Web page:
As world leaders made a beeline for COP26 in Glasgow, I found myself back home, in Coimbatore, India, surrounded by trees my family had nurtured over decades. In that time, the groundwater in and around our family farm fell by more than half, causing severe water shortages and crop failures on a regular basis.
With our planet’s alarm bells ringing louder than ever, I know from first-hand experience the ‘generational dread’ that has evoked a crippling sense of distrust and skepticism towards power brokers and innovators across the globe. It’s high time we ask ourselves: how do we navigate this dilemma of “progress versus perfect”, and move past the psychological gridlocks that are paralyzing a whole generation into apathy? Here are 3 thought-starters:
Stop painting the world as black and white, and bring nuance into the storytelling landscape
Misinformation is detrimental to our shared goal of climate progress. Nodes of influence such as prominent non-profits and media networks increasingly focus on overly reductive narratives that romanticize glamorous solutions, fail to provide a complete picture of the issues at hand, and gloss over genuine progress in the process.
In doing so, the fear of backlash discourages businesses and innovators from experimenting with and taking timely yet pragmatic actions, worried that their every move will be picked apart at a microscopic level. And even as I fully empathize with the dire sentiments of youth activists protesting at COP26 right now, we need to recognize the “double-edged sword” nature of these sorts of narratives.
Without nuanced and responsible storytelling, this revolution will not achieve what it set out to do, and the climate crisis will continue in its stalemate.
Everyone has their own agenda, but nobody is looking out for the entire system
Make no mistake, everyone working in sustainability — from sensationalist non-profits funded by consumer donations to startups marketing their services — has an agenda that is at least somewhat driven by self-interest. As the founder of a plastic action platform supported by brands and businesses, I too am aware of my self-motivated biases.
But if we want to get this right, our sector is going to have to put in the effort, time, and money to build radically objective initiatives and frameworks to actually measure & compare the efficacy of impact initiatives, inform the right course of action for decision-makers, and determine where we should accelerate our efforts, and where we shouldn’t.
To do this properly, inclusivity of all dimensions is a must-have in our approach. Having Greenpeace and Nestlé’s execs bunking together on an ocean plastic expedition should not remain a fable of the past, but instead, become the norm.
Break down the silos of ‘Climate Tribalism’, and fit small pieces together into a bigger puzzle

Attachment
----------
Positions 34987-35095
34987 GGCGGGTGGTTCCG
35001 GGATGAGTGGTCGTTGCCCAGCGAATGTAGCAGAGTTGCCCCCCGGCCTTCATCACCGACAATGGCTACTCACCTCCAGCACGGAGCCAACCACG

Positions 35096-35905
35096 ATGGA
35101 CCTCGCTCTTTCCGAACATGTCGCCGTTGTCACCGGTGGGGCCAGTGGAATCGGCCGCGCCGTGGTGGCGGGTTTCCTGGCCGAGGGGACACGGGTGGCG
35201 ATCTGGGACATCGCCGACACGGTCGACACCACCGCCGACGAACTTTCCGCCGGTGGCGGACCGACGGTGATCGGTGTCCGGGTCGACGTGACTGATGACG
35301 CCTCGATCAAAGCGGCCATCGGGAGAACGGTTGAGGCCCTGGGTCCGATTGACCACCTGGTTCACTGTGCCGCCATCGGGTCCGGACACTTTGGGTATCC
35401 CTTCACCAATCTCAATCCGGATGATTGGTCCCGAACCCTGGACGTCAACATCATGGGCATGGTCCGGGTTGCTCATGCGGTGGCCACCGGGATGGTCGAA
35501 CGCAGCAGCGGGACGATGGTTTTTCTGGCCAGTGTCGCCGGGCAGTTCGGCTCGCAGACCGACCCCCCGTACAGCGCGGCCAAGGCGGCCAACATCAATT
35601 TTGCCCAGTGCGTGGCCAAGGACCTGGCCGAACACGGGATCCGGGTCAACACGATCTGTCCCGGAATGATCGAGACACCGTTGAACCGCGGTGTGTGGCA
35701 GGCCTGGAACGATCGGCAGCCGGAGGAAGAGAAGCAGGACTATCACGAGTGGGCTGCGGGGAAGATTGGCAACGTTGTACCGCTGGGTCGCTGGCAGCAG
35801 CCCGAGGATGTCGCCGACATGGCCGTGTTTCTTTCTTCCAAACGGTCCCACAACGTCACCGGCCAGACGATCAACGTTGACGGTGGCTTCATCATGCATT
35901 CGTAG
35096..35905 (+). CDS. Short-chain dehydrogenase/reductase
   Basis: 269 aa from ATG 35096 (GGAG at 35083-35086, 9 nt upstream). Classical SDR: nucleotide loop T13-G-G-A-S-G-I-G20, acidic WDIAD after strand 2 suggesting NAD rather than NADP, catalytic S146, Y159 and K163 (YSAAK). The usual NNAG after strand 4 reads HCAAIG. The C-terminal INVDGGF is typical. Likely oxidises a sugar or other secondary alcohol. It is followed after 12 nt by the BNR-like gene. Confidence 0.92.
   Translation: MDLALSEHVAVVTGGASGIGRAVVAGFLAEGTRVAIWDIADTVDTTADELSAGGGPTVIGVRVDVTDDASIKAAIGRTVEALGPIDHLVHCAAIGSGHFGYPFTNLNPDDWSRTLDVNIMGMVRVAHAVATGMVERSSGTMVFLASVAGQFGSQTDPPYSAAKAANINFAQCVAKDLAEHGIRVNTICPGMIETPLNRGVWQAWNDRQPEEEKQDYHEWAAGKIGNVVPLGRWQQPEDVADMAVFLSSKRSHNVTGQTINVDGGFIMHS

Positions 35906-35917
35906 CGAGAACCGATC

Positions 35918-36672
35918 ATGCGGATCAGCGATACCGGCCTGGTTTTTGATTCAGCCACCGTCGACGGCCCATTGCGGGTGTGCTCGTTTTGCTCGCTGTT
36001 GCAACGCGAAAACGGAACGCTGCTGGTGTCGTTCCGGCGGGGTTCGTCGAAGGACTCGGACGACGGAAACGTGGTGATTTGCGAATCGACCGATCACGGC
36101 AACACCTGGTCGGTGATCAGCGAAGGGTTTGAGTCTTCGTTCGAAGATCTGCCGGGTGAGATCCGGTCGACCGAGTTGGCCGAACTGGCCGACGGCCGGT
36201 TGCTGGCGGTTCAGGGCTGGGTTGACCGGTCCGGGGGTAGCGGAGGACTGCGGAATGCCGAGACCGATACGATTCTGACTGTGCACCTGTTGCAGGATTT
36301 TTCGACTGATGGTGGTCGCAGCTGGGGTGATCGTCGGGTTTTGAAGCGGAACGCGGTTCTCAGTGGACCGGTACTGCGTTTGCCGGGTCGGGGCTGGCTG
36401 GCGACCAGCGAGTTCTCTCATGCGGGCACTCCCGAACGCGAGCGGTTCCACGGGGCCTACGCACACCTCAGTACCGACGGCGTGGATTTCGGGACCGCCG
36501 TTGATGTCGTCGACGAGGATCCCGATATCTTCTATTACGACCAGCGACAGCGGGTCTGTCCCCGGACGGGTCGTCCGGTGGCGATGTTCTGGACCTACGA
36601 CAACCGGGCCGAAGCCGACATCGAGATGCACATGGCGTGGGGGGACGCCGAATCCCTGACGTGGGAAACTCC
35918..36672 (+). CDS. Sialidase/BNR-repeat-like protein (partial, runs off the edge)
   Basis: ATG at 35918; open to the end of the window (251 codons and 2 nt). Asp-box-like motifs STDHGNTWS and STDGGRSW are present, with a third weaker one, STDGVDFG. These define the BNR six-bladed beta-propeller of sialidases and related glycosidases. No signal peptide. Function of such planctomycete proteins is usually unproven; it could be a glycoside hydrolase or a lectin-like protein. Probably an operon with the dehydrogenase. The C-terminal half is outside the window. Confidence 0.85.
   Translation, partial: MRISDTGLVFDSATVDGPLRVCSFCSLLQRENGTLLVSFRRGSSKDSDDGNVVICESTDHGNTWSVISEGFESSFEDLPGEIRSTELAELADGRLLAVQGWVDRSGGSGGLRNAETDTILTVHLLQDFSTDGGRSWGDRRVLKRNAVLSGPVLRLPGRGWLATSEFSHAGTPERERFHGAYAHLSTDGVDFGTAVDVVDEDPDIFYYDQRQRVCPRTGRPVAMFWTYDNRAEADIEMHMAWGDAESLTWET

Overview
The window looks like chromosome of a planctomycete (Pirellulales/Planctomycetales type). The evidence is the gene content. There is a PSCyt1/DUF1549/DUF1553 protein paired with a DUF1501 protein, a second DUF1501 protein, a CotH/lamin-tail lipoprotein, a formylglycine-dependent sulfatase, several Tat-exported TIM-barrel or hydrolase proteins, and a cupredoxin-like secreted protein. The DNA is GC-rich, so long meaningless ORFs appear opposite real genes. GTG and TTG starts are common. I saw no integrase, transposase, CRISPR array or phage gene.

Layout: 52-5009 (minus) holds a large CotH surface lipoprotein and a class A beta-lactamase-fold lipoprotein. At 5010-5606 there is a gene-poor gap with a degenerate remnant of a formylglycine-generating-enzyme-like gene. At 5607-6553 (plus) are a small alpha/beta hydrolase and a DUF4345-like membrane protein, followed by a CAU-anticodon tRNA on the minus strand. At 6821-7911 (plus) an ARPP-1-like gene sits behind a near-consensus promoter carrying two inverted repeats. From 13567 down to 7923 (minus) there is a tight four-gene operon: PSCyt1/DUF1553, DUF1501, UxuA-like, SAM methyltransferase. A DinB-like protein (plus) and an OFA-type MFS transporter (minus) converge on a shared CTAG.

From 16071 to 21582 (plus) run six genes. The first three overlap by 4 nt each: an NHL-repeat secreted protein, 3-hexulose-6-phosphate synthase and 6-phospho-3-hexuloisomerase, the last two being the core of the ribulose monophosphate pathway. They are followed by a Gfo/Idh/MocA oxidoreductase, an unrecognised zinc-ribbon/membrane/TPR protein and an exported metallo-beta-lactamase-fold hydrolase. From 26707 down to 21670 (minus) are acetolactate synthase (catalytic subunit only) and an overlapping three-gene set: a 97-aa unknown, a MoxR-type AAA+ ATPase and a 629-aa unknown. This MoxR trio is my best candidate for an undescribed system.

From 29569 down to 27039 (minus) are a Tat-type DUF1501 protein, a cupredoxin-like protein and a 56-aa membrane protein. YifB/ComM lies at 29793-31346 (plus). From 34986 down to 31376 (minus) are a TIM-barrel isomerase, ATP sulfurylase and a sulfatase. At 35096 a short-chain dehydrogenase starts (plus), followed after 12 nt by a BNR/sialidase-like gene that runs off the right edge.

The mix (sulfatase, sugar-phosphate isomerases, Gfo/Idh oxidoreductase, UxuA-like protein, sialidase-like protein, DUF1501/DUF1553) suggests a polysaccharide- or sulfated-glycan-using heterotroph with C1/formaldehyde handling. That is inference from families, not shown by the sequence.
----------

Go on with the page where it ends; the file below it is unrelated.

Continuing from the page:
The sustainability sector today is peppered with silos, each trying to solve the big crises on their own, and rarely, if ever, combining their efforts. These separate “tribes” are a key inhibitor to progress, and while we must retain the depth of these nodes, we are critically lacking the synapses that bridge innovations and efforts and create systemic change.
It’s important to recognize that there is never a single silver bullet solution to any of our environmental crises, and one should not over-engineer for that single magic fix. What we need is a holistic toolkit for each issue area, packed with a host of complementary solutions that work together. Also, consider innovations in an intersectional way, and prioritize initiatives that unlock multiplier effects.
Take plastic pollution: contrary to popular belief, reducing a company’s plastic usage is not actually an independent crusade, because the challenges are as individual as they are systemic. Plastic credits that finance collection infrastructure to ultimately increase the availability of recycled content, or offsets that accelerate everything-as-a-service business models benefit the entire system, and ought to happen alongside individual reduction initiatives.
The Power of Imperfect Progress
This past October, I was invited by Dalberg — a global impact consultancy and a member of our Plastic Neutral business coalition — to speak at their TEDx event for COP26. I was thrilled at the opportunity to share my take on imperfect progress and how we practice these principles at rePurpose Global. Head over to my Ted Talk to learn more.
The case for progress over perfection
Imperfect progress doesn’t mean we’re satisfied in our pursuit of perfection. It just means we are better today than we were yesterday. Back home, in my little corner of paradise, we started tackling groundwater depletion by introducing rainwater harvesting systems that also provided local farmers with increased incomes. Is it going to solve India’s water crisis? Probably not. But it is progress. And progress is critical.